Quartz crystals were considered nothing more than a laboratory curiosity for almost 40 years after the discovery of piezoelectricity.
Walter Guyton Cady became interested in quartz crystals during World War I. Along with many other scientists at the time, Cady was involved in the effort to develop a way to detect enemy submarines by transmitting sound underwater. Although his work was not completed before the end of the war, it did lay the basis for the eventual development of sonar.
While professor of physics at Wesleyan University in Middletown, Connecticut, Cady developed the first quartz crystal resonator.
Cady discovered that a quartz crystal connected to a variable-frequency electronic oscillator would vibrate strongly at a very specific frequency, but that at other frequencies it would not vibrate at all. In this way, the quartz crystal resonator actually controlled the frequency of the oscillating circuit. Cady quickly realized that this circuit could be used as a frequency standard. In 1921 Cady and his colleagues at Wesleyan made the first quartz crystal resonator.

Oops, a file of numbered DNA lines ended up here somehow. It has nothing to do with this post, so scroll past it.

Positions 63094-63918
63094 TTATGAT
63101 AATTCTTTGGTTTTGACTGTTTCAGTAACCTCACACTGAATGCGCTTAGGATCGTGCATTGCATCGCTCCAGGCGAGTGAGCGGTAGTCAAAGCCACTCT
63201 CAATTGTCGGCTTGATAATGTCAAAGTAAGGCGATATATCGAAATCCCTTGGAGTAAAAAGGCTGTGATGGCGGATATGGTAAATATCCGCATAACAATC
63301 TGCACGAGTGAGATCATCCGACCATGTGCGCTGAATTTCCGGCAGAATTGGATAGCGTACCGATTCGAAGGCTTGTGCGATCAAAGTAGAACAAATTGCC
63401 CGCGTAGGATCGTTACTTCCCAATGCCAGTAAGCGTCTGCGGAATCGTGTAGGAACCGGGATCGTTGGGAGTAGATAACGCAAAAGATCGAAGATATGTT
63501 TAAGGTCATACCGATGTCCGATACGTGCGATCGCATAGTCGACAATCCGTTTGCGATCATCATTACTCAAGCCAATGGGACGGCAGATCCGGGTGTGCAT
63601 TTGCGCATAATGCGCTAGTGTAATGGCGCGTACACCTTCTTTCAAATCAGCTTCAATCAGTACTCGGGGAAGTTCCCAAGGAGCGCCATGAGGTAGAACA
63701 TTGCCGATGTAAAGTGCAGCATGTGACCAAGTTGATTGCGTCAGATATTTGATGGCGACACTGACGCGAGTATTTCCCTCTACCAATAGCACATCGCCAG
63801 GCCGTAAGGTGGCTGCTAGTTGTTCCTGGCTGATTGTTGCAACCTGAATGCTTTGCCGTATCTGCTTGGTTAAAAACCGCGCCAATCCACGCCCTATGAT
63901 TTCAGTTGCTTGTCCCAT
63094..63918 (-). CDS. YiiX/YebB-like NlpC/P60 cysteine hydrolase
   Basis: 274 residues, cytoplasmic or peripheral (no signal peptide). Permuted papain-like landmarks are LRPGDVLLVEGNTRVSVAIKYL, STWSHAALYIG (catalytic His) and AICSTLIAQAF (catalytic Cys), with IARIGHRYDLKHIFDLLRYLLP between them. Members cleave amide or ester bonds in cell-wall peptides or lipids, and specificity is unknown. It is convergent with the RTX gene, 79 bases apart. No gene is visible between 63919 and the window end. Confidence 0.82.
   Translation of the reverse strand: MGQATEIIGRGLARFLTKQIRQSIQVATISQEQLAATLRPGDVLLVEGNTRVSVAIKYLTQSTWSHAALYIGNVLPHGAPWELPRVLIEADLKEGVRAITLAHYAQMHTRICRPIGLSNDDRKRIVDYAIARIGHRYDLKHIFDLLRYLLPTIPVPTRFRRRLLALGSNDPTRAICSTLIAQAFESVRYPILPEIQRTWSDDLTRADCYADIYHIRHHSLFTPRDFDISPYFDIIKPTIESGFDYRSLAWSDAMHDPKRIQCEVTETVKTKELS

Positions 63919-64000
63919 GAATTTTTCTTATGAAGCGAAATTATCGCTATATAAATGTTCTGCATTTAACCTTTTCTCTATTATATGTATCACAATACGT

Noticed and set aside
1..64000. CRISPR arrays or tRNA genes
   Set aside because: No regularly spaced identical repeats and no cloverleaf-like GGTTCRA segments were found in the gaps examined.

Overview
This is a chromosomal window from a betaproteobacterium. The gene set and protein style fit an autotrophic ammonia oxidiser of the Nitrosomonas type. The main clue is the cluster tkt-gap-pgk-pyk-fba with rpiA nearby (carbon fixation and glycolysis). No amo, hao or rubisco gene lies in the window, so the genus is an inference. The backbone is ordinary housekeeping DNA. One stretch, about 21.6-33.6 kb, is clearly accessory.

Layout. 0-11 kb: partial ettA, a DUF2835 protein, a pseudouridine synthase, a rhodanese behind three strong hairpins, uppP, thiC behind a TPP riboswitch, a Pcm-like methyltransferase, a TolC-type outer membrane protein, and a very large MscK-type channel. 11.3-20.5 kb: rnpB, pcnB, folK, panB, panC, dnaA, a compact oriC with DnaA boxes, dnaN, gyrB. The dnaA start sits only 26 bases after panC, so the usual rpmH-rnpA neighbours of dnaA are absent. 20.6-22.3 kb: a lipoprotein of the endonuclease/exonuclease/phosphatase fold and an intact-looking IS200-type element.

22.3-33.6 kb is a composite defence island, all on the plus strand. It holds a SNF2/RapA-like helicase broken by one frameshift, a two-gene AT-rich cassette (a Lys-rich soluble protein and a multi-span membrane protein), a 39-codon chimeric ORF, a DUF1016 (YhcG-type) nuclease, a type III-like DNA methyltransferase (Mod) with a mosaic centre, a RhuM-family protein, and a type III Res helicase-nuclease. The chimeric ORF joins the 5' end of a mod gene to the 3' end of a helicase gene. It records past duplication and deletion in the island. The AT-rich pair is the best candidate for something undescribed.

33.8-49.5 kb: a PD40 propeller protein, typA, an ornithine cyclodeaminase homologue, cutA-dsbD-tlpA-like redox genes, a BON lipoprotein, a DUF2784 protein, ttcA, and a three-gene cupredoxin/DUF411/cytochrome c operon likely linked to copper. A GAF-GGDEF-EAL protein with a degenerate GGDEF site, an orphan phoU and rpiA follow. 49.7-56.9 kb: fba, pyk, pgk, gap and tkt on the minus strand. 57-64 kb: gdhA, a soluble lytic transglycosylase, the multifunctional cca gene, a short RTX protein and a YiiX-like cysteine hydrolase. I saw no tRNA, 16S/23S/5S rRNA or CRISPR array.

Born in Providence, Rhode Island, Cady (1874-1973) did both his undergraduate and master's work at Brown University. He received his Ph.D. from the University of Berlin in Germany in 1900, and was professor of physics at Wesleyan University from 1902 to 1946. He received many honors and awards during his lifetime and held more than 50 patents.
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